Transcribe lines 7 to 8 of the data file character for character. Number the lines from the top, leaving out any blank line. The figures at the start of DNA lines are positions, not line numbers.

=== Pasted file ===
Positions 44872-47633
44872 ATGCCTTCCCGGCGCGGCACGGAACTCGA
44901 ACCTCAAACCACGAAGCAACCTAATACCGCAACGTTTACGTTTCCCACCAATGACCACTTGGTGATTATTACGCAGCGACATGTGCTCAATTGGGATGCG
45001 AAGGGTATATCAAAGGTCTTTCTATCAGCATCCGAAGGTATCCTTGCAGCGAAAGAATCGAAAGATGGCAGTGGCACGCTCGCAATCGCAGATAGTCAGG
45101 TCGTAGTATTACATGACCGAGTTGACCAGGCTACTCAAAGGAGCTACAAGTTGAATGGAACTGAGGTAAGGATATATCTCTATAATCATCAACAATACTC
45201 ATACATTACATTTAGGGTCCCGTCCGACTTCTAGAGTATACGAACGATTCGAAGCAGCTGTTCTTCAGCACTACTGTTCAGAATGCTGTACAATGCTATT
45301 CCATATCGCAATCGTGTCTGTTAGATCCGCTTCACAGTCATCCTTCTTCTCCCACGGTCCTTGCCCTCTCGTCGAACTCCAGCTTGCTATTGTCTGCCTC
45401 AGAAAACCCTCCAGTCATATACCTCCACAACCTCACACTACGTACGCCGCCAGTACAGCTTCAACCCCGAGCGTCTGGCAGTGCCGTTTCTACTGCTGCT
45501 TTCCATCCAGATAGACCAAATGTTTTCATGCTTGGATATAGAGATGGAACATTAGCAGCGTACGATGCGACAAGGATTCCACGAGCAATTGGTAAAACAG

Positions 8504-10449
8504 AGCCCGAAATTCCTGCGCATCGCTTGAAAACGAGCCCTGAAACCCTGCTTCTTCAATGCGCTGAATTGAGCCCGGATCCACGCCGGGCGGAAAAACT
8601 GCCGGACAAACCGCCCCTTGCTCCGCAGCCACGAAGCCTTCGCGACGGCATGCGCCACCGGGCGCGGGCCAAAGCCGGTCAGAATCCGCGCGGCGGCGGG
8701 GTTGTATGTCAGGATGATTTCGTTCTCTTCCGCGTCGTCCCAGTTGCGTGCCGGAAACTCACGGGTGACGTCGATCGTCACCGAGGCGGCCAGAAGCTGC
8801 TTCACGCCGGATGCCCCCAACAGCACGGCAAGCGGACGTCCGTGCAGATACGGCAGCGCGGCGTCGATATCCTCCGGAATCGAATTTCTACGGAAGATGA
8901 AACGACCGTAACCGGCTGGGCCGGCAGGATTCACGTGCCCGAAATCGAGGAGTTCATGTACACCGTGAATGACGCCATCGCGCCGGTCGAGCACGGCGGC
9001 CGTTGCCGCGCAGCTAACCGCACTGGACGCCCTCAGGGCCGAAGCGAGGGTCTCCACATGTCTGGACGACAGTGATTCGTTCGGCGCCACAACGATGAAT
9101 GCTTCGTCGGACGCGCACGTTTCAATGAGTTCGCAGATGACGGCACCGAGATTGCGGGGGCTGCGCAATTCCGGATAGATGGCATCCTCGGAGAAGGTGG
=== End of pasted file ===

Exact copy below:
45301 CCATATCGCAATCGTGTCTGTTAGATCCGCTTCACAGTCATCCTTCTTCTCCCACGGTCCTTGCCCTCTCGTCGAACTCCAGCTTGCTATTGTCTGCCTC
45401 AGAAAACCCTCCAGTCATATACCTCCACAACCTCACACTACGTACGCCGCCAGTACAGCTTCAACCCCGAGCGTCTGGCAGTGCCGTTTCTACTGCTGCT